The results didn’t come.  I started getting a little nervous and started texting our friend the ENT, “Hey, it’s me, have you heard anything yet?”  After being told that the results were still not ready, my texts started to escalate from nervous to borderline hysterical.  My nurse brain started to bully my Google brain a little and my worry was compounded by further delays.  The biopsy was sent to a special ENT pathologist in Louisville and then more tissue slides were requested.  I tried to stay positive, but I knew in my heart the news was not going to be good.  Unfortunately, I was right.

Esthesioneuroblastoma, (aka olfactory neuroblastoma) was the official diagnosis.  Have you ever heard of it?  Well, if you have, then you are among a very small circle of either very smart or very unlucky people.  As it turns out, it is one of the rarest types of cancers on the planet.  Our big lovable Kevin had better odds of getting struck by lightning TWICE than developing this rare breed of cellular proliferation.  I made it from the doctor’s office to the truck before I fell apart and my fear engulfed me.  As we drove home, I looked over at Kevin through my tears and he sat quietly and bravely digesting the news.  Par for the course he prevailed as the logical bulwark in the face of crisis and I remained his never failing maniacal ball of hysteria spewing sidekick.

It is hard to conceive how truly blessed one is until you find yourself in the valley and are simultaneously lifted up in love, support and prayers by family and friends.  Holy kevandevcow!  We are extremely lucky.  But sharing the bad news with our kiddos and watching those sweet hearts break was almost more than I could stand.  Our two oldest, kevandrileyEvan and Riley had been kept fairly abreast of the unfolding situation, but it still didn’t soften the blow.  But Sophi is in Medical School in Kansas City, and we didn’t want to cause her any additional stress than she is already under. She came home and we were snuggling in bed with her late on the night of his diagnosis and while trying to be as positive as possible, Kevin told her he had cancer.  I have been witness to few things I kevandsopfound more excruciating than watching a kid who loves her daddy like Sophi loves Kevin crumble under the weight of something so heavy.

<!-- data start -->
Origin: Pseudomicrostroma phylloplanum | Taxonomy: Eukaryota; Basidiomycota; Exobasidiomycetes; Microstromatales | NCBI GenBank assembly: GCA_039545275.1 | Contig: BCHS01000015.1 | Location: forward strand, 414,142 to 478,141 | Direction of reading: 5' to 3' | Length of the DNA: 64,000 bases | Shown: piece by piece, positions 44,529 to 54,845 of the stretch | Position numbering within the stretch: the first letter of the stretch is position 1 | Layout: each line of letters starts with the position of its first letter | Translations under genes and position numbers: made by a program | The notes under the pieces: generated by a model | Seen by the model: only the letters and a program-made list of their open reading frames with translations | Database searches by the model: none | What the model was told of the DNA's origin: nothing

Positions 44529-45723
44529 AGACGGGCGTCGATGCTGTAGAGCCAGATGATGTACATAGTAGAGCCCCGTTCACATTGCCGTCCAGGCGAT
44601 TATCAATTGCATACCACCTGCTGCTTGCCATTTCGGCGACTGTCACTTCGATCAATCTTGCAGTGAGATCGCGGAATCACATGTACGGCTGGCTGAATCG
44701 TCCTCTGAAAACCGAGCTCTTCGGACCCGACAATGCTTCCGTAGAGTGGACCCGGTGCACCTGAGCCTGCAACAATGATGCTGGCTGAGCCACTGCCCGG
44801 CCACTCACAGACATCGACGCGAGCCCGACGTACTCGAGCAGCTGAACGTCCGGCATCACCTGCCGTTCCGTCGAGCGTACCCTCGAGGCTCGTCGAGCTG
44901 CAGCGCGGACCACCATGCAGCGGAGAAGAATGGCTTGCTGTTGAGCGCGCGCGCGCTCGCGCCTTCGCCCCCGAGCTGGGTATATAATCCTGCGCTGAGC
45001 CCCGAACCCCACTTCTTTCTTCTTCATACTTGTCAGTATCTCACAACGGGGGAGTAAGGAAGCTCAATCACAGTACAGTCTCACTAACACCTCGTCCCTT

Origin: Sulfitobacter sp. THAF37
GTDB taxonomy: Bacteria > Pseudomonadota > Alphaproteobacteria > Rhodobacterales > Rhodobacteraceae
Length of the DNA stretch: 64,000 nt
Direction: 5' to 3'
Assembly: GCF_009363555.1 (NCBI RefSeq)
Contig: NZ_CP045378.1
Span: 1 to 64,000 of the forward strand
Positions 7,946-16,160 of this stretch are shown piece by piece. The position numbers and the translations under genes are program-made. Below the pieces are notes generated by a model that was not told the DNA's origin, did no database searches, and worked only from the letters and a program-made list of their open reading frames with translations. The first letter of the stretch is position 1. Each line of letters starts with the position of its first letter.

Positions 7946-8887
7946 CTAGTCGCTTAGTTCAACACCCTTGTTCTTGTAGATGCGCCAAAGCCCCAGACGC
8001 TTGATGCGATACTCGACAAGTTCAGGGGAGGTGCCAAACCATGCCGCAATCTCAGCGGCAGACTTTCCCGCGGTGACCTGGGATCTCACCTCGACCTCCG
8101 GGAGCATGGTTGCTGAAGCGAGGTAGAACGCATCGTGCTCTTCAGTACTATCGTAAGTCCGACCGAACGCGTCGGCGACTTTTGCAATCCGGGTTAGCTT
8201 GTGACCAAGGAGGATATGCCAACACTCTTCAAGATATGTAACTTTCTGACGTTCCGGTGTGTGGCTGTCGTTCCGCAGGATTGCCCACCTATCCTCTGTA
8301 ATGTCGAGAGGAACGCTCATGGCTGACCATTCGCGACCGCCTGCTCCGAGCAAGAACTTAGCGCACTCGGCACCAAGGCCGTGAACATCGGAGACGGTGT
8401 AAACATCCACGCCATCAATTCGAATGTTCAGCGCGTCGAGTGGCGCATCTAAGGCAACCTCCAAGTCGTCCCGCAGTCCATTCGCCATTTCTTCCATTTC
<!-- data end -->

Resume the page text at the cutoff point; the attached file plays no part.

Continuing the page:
So, this blog post sucks big fat hairy buffalo balls. Personally, at this point, I was floundering and didn’t really know what to do.  My step-dad, Ron, found me hiding in the basement the day after his diagnosis, paralyzed by helplessness.  He asked me what I was doing and I told me that everything was going to be okay.  I promptly responded by bursting into tears and sobbing, “But he’s my best friend.”  It was then Ron took the wheel and I have never felt such relief in my life (Ron and I have a long history of struggles over the proverbial wheel, but I have never been so willing to give him the controls).  While I was hiding in the basement worrying about everything from possibly losing Kevin to affording treatment, he had researched hospitals, treatments, and specialist and was ready with a plan.

We will be leaving in a few days to travel to Houston, Texas to MD Anderson Cancer Center.  They are one of the few places in the country who have treated this type of cancer.  We are scared, but we are hopeful and ready to get him better.   I have teetered on being angry at God and now I am lying.  I have been really angry at God.  Kevin is a much better person than I am, he’s a wonderful husband, the greatest dad to our children and my very best buddy.  He lost both of his parents when they were much too young and he has endured a great deal.  Kevin isn’t one to share his feelings or express himself quite as demonstratively as I do, but I know he is scared, as are all men heading into battle.   A little over a year ago, I had a breast cancer scare that turned out not to be anything at all.  During that time, he assured me that everything was going to be fine.  However subdued, however subtle, this text exchange is just one example of how big he loves:




Please keep him in your prayers.  We are expecting all kinds of miracles.